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Globalization, Catholic Style: When art came to the rescue


Elizabeth Lev - published on 10/16/17

A visit to the Piazza Navona brings Bernini's glorious image of Christian globalization: the light of Truth, spread to the four corners of the globe.
On the 500th anniversary of the Protestant Reformation, this series of articles looks at how the Church responded to this turbulent age by finding an artistic voice to proclaim Truth through Beauty. Each column visits a few Roman monuments and looks at how art was designed to confront a challenge raised by the Reformation with a soothing and persuasive voice.

Globalization may seem a concept of the new millennium, fostered by social media and multinational businesses, but the Catholic Church realized the importance of uniting the different peoples of an ever-expanding world long, long before Facebook was a twinkle in Mark Zuckerberg’s eye.

In 1511, Pope Julius established the first Roman Catholic diocese of the New World in Santo Domingo, with the intention of bringing the Gospel to these far reaches of the world, unknown to Europe until only a few years earlier. While the immediate crisis of the Protestant Reformation had slowed evangelical efforts, the papacy did not take long to find its missionary zeal and focus on these new frontiers.

In 1537, Pope Paul III became the defender of the human dignity of indigenous people when, in his Bull Sublimis Deus, he decried the greed of some merchant explorers who “are presuming to assert far and wide that the Indians … be reduced to slavery like brute animals, under the pretext that they are lacking the Catholic faith … by our Apostolic Authority decree and declare by these present letters that the same Indians and all other peoples — even though they are outside the faith —  … are to be able to use and enjoy this liberty and this ownership of property freely and licitly, and are not to be reduced to slavery …”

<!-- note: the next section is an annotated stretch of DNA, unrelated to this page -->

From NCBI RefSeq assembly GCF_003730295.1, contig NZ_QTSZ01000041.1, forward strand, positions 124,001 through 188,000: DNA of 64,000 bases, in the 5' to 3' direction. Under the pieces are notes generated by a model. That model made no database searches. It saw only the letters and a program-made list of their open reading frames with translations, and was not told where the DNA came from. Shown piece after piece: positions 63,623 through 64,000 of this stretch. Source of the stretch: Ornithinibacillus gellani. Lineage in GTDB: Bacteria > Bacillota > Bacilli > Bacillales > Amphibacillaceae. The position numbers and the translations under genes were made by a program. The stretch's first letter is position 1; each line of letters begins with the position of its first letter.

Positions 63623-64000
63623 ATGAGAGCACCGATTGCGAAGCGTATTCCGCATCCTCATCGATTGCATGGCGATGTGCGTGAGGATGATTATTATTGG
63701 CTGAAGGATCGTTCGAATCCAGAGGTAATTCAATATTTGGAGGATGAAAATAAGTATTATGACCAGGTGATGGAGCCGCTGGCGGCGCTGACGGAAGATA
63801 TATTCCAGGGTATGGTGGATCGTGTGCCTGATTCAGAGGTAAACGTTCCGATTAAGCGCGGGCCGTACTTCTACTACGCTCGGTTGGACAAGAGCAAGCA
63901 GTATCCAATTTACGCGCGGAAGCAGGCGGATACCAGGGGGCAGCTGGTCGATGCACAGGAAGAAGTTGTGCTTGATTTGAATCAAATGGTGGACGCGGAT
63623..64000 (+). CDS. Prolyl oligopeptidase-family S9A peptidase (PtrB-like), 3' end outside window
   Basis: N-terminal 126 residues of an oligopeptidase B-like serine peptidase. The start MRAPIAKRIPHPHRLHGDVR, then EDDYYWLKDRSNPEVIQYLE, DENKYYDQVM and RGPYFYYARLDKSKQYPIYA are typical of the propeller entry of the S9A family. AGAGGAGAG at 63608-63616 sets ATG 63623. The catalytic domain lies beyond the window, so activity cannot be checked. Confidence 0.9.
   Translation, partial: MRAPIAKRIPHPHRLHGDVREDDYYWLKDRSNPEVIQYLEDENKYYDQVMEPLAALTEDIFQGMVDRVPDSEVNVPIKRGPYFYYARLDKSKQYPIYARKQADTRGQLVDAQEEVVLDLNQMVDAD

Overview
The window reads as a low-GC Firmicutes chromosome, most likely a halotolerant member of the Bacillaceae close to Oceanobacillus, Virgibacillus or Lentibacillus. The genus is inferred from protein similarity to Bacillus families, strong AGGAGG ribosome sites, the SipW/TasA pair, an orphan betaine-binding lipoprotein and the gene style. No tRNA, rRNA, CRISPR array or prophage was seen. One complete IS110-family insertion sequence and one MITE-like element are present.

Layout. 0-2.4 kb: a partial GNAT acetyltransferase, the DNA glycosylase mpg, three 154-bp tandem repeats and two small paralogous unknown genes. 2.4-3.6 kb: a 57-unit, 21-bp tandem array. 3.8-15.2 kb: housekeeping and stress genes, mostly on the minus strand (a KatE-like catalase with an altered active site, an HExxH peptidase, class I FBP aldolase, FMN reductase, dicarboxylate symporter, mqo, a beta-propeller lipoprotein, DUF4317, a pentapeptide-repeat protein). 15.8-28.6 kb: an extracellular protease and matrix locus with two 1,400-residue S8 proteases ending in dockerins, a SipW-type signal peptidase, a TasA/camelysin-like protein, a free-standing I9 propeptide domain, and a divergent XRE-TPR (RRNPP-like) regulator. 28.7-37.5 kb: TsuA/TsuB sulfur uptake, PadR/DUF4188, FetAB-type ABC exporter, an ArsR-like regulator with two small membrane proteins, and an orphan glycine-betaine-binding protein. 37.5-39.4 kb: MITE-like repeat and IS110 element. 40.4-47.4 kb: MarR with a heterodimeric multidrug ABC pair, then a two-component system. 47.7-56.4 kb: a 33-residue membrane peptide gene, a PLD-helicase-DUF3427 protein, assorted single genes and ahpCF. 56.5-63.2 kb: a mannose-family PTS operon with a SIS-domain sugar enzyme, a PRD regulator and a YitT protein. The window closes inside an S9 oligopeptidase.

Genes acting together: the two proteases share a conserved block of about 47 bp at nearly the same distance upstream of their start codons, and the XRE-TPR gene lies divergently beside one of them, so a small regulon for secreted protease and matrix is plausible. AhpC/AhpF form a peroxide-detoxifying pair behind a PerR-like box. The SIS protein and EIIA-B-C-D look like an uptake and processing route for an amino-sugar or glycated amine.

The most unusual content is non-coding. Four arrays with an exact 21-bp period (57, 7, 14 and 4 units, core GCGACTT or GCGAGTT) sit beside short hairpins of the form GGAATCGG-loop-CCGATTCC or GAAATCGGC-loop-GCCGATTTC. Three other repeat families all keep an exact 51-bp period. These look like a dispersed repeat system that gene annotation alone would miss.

Matching the speed of the explorers, the Catholic Church, like Mary of the Visitation, hastened to bring the message of God’s love and freedom from the shackles of sin to all peoples, even those “hitherto unknown to us.” Much of the hurry was caused by the concern that Protestant Holland and England might reach these people first to teach of a salvation without sacraments, saints or pope.

Beyond protecting the liberty of indigenous peoples, Pope Paul III made another decisive move for the spread of the Gospel at this dawn of the age of discovery – approving the Order of the Society of Jesus, with the 1540 Bull  Regimini Militantis Ecclesiae. Founded by St. Ignatius of Loyola, this committed, educated, courageous group of young men chose to put themselves at the service of the Pope in his mission of exploration and evangelization. The Jesuit missionaries went out into the new worlds, bringing Christ and his teachings to all the known continents.